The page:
Inferior Vena Cava (IVC) Filter
If you have cancer, you may be at a higher risk of blood clots. These clots can sometimes travel to your heart and lungs, which is a medical emergency.
To keep blood clots from going to your heart and/or lungs, a filter may be placed in one of your veins called the Inferior Vena Cava (IVC). This filter is called an inferior vena cava filter (IVC filter).
What is the Inferior Vena Cava (IVC)?
The vena cava is the largest vein in your body. It carries blood to your heart from other areas of the body. The vena cava has two parts:
- The inferior vena cava (IVC): Carries blood from the legs, feet, and organs in the abdomen (belly) and pelvis to your heart.
- The superior vena cava (SVC): Carries blood from the head, neck, arms, and chest to your heart.
What is deep vein thrombosis (DVT)?
Blood clots that start in the legs, feet, pelvis, or abdomen (belly) are also called deep vein thrombosis (DVT). These blood clots can be dangerous if they break loose. They can travel through the bloodstream to the lungs, blocking blood flow to the lungs. This is called a pulmonary embolism (PE), which is an emergency. These clots can also cause blockages in and near the heart.
Blood clots are most often treated with blood thinners. Some people with cancer may not be able to take blood-thinning medicines or may still develop clots even on blood-thinning medications. An IVC filter may be used.
People with cancer are at a higher risk of getting a DVT for a few reasons:
- Cancer cells can turn on your body’s clotting system, even when you don’t need it.
- Implanted catheters such as PICC lines, Hickman catheters, and Port-a-caths raise your risk for clots.
- Some cancer medications affect blood clotting.
- Long periods of not moving can cause clots.
What is an IVC filter?
The IVC filter is a small metal device that is shaped like an umbrella. The filter allows blood to flow normally, but traps pieces of clots that pass through the IVC before they can reach the heart or lungs. The IVC filter can be permanent, meaning it stays in your body forever, or temporary, meaning it can be taken out later (sometimes called “retrievable”). Your care team will talk with you about which filter is right for you.
How do I prepare for the procedure?
Your provider will go over how to prepare for IVC filter placement, including which medications to stop taking and when.
How is the IVC filter placed?
IVC filters are often placed in the Interventional Radiology (IR) department by a doctor called an Interventional Radiologist. They may also be placed in the operating room (OR). Most times this is done as an outpatient procedure so you can go home after. Your provider will go over your procedure and what will happen, but in general:
- You will lie on your back.
- An IV will be placed in your hand or arm. You will receive medication to keep you calm or to help you sleep.
- You will be hooked up to monitors to track your heart rate and blood pressure.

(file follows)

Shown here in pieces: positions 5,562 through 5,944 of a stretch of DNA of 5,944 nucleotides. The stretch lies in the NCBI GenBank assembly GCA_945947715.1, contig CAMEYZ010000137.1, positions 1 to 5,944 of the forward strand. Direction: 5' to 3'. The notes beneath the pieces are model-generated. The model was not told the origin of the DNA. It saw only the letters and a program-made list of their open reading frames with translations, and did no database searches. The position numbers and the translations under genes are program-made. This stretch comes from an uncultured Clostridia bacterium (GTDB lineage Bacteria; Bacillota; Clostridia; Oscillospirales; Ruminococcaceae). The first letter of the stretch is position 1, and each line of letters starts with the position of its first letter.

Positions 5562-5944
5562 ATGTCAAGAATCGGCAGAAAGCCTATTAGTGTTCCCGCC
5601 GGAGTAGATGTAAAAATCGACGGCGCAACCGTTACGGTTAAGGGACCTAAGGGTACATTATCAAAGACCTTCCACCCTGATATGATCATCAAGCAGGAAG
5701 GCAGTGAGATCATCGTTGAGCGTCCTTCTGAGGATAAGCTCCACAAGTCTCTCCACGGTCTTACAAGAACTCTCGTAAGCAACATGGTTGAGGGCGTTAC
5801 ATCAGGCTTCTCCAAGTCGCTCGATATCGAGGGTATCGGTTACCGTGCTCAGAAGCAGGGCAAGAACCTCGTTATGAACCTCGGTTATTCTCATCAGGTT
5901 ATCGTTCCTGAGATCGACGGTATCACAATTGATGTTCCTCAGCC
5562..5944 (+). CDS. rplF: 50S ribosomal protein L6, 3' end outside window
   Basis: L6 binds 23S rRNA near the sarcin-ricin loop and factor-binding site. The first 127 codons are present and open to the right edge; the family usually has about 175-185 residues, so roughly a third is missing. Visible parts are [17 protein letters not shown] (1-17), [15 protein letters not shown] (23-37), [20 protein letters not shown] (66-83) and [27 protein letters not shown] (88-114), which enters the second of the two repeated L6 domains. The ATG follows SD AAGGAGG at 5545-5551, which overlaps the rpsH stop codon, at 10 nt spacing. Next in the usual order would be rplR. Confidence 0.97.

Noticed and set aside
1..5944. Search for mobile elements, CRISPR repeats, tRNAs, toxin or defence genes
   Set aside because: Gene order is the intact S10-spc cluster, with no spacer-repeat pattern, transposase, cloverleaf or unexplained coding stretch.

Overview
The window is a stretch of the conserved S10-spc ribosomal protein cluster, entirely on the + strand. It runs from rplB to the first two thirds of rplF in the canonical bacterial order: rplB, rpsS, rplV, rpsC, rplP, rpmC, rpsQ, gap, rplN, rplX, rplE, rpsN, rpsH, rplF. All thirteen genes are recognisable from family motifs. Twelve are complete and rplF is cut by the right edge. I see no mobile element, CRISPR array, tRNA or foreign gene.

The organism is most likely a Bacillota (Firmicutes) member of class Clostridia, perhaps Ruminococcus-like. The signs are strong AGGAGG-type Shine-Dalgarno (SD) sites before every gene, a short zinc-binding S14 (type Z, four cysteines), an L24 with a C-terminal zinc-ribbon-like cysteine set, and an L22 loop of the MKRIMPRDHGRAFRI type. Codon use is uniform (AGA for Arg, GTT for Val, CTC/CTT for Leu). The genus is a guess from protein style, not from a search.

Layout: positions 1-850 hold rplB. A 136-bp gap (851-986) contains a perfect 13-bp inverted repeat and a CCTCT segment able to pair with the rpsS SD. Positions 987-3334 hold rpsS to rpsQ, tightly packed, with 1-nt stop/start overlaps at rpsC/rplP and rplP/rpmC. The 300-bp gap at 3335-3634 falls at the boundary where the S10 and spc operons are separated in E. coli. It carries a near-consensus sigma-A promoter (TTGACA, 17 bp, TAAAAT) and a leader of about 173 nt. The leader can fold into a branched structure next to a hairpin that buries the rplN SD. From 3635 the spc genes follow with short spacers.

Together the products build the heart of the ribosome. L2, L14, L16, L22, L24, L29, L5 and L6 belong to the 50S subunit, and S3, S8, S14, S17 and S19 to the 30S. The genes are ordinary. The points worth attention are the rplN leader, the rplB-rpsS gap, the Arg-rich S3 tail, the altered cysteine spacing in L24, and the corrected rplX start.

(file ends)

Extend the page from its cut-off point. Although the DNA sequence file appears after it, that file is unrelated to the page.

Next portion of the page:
- With the help of an X-ray or ultrasound to see inside the body, the Interventional Radiologist will insert a catheter (long, hollow, flexible tube) through a large vein, often in your neck or in your upper leg.
- Contrast dye is placed into the catheter to make sure it is in the right spot. You may feel some warmth or burning when the dye is injected, but this will quickly go away.
- The IVC filter is then released into the inferior vena cava, where it expands and attaches to the walls of the inferior vena cava.
- When the IVC filter is in the right spot, the catheter will be removed from the vein. The filter stays in the vein.
- Pressure is applied to where the catheter is removed to stop any bleeding. You may need to lie flat for a few hours to be sure there is no bleeding.
When should I call my healthcare provider?
After you have had your IVC filter placed and are cleared to go home, your care team will go over any changes you'll need to make in your activity level.
- Ask your provider when you can go back to your normal day-to-day activity.
- Call your provider if you have:
- Bleeding, drainage, or pain at the place where the catheter went in.
- Redness or swelling where the catheter went in.
- Shortness of breath, chills, or fever of 100.4° F (38° C).
If you have a hard time breathing, call 911 or go to the Emergency Room right away.
Barnes JA, Goodney PP. Evidence Supporting the Use of Inferior Vena Cava Filters in Patients With Cancer—Coming Into Focus. JAMA Netw Open. 2020;3(7):e2011942. doi:10.1001/jamanetworkopen.2020.11942.
Mansour, A., Ismael, Y., & Abdel-Razeq, H. Inferior vena cava filters in patients with advanced-stage cancer. Hematology/Oncology and Stem Cell Therapy. 2014; 7(3): 136-141. doi: https://doi.org/10.1016/j.hemonc.2014.09.005
Pandhi, M. B., Desai, K. R., Ryu, R. K., & Lewandowski, R. J. (2016). The Role of Inferior Vena Cava Filters in Cancer Patients. Seminars in interventional radiology, 33(2), 71–74. https://doi.org/10.1055/s-0036-1581090
Society of Interventional Radiology. (2020). Inferior Vena Cava Filter Placement and Removal. Retrieved from https://www.radiologyinfo.org/en/info/venacavafilter